is proportional following the plasma
is X(t) = Aeut. This implies is a linear function of time. Figof the plasma progesterone as a
subjects. The regression data is also shown. Note scattered that the
value have the signifies
predict of the
computed
the tial
the
the 12th compute progesterone
to
smallersegment see how to that
that
between may now
the
the better
is
first
further we
are
able to estimate the average slope. This is an important quality of the model in that it implies that if one observation is obtained during early pregnancy one can age
always slope.
get The
the best possible slopes then vary
estimate of the averat random around a
assumptions:
(a) The plasma progesterone concentration reflects the size of placenta. (b) The growth rate of the placenta is proportional to the size it has already attained; however, the proportionality constant varies at random over time, a growth model first studied by Lewontin and Cohen in 1969 (2). The model implies that the slope of the log of plasma progesterone depicted as a function of time will vary with time.
1
We
submit
that
our
comparison
between
the
regression
model
and the present model does not allow us to draw any definite conclusions, because it was only based on one example where the sample size was sufficiently large for the performance of a detailed comparison between the two models. However, our main reason for choosing the present model is that we think that the assumptions upon which this model is based are more realistic than those upon which the regression model is based.
CLINICAL
CHEMISTRY.
Vol.
22.
No.
4,
1976
423
y(t) C >,
0
(aa7a7o/o,)/5=(2O4)/
95
9o 0 we0
20
.::: 15
l
7#{176} 60
>50
u
40
.
0 :,
‘2
20
0’
8 0.5
value
‘
.
2
4,
t
Fig. 5. Empirical the consecutive
e
2
I
3
5
4
The figure
6

distribution plasma
was drawn
of residual 2
I
0
of the normalized
progesterone
residuals
in
series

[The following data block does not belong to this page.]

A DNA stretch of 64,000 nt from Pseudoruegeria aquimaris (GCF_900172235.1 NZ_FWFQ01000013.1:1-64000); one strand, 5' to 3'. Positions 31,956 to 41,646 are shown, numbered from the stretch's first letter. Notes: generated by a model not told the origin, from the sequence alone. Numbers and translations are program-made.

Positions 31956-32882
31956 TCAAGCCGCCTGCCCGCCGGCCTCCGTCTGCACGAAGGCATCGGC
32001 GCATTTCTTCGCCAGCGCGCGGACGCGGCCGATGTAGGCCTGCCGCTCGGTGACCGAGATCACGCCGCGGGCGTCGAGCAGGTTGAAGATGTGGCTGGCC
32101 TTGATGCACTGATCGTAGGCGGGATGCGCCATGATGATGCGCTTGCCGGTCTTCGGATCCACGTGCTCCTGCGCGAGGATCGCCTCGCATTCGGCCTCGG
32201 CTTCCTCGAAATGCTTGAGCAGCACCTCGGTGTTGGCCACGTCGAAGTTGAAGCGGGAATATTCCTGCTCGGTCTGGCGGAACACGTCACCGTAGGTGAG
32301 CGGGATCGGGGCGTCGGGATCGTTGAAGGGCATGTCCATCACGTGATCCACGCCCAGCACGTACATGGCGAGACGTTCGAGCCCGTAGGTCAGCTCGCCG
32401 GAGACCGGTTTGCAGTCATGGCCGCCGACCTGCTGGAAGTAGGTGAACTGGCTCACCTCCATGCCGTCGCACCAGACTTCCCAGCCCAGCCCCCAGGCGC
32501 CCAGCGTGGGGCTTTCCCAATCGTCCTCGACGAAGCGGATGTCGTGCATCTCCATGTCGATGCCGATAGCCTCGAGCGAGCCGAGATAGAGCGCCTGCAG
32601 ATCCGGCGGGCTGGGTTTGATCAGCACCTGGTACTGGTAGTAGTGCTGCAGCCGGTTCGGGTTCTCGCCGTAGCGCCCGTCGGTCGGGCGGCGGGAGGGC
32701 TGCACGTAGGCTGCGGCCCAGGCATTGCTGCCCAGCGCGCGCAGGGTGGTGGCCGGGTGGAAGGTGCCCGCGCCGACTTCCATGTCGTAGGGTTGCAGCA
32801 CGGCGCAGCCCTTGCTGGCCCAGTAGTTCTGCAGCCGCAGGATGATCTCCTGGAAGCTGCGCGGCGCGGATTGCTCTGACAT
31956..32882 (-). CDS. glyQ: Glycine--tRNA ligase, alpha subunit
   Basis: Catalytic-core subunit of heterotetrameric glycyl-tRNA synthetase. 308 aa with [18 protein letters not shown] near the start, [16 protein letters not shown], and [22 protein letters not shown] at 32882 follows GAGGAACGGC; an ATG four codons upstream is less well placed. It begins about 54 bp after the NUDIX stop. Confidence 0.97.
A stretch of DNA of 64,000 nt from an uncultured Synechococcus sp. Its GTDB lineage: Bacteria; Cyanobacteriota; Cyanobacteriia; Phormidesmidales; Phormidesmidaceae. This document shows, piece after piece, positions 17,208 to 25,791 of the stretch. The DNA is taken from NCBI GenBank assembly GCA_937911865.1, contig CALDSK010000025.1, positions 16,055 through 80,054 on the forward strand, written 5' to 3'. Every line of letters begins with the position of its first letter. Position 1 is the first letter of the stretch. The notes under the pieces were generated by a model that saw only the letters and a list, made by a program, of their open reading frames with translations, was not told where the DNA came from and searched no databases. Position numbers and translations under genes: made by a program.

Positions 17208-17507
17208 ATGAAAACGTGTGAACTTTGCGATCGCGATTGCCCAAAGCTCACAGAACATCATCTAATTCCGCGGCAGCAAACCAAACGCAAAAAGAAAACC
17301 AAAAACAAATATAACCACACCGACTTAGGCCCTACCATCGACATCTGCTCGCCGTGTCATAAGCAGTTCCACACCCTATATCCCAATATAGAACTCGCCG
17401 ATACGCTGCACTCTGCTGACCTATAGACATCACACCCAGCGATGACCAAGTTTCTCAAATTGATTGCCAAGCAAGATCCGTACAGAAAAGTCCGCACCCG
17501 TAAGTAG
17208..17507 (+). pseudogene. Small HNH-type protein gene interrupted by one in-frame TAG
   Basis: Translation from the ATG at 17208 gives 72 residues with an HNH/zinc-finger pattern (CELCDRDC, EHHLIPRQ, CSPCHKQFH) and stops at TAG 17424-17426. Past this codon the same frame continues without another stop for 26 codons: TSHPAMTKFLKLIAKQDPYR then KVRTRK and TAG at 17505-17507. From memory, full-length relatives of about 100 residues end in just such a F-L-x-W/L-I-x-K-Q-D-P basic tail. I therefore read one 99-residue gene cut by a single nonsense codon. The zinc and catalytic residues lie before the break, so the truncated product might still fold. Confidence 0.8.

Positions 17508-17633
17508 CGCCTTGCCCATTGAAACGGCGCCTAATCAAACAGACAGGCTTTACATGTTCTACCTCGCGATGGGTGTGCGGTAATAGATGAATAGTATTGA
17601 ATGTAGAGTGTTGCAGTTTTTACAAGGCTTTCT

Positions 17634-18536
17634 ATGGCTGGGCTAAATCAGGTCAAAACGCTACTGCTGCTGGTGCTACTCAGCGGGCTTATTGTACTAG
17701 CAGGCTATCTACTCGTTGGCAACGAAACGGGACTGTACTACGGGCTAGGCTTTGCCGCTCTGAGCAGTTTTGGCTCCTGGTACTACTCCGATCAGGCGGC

on normalprobability
paper
Fig. 4. A constructed example where Y(t) symbolizes the log of the plasma progesterone value and t symbolizes the dura
tion of pregnancy The
example
slopes
illustrates
of the
result
of the last and the first ing fvalues
mean
Vvalue
of the
also
divided
the tn
from
the
that used
servations
in estimating
time
are of
used
the
period
model
t
(t+1
=
data
(see
may
t1)

, and
the
the
ized
the
residuals and
common
to
change over
from
one
Singlesample from the single pregnant
by
published
observed Y) of consec

its vandeviation of the model of all normalwith
mean
analysis
method
pre
by one of us (3).
of
the
normalized residuals for the eight subjects terone data;
values that
on all the nificantly are 424
depicted CLINI(AL
were
empirical
distribution
of
showed that for whom
the model consecutive
adopted proges
available
is to say,
the
adequately empirical
described distribution
(HEMISTRY
5. Evidently Vnl.
22
Nm
there 4
19Th
the
the based
72 normalized residuals did not differ from the theoretical. The two distributions in Figure
21
6
4.02
35
2
18
7
4.02
18 61
3
24
5
3.96
4
17
6
2.81
5
23
7
2.86
16
6
20
7
4.26
14
7
19
7
2.57
4
8
19
18
3.02
9
3.46
17.1
Weighted averages
correspondence between shows the estimates of a
the and
females. The autocorrelation cases where we were able
to
differ
significantly
The
showed
(x27
is very
siggood
of
6
P
among order
common 3.46 X Based
the
centage
increase
The
coefficients calculate them
they
variances were
for
subjects
to the estimate
first
in did
the
significantly
was
9
i0’,
X
as within
those not
(Table in the
plasma
is of the
subjects.
17.1
X
tables the
The
iO
and
were
con
minimal
per
progesterone
number
of weeks
elapsed
obtained
by
the
pooling
the large variation
which
2) relates
eight
different
the
estimates of y2 and a were 102, respectively. on these two estimates, two The
2
the
of magnitude
structed.
Table 1 of the eight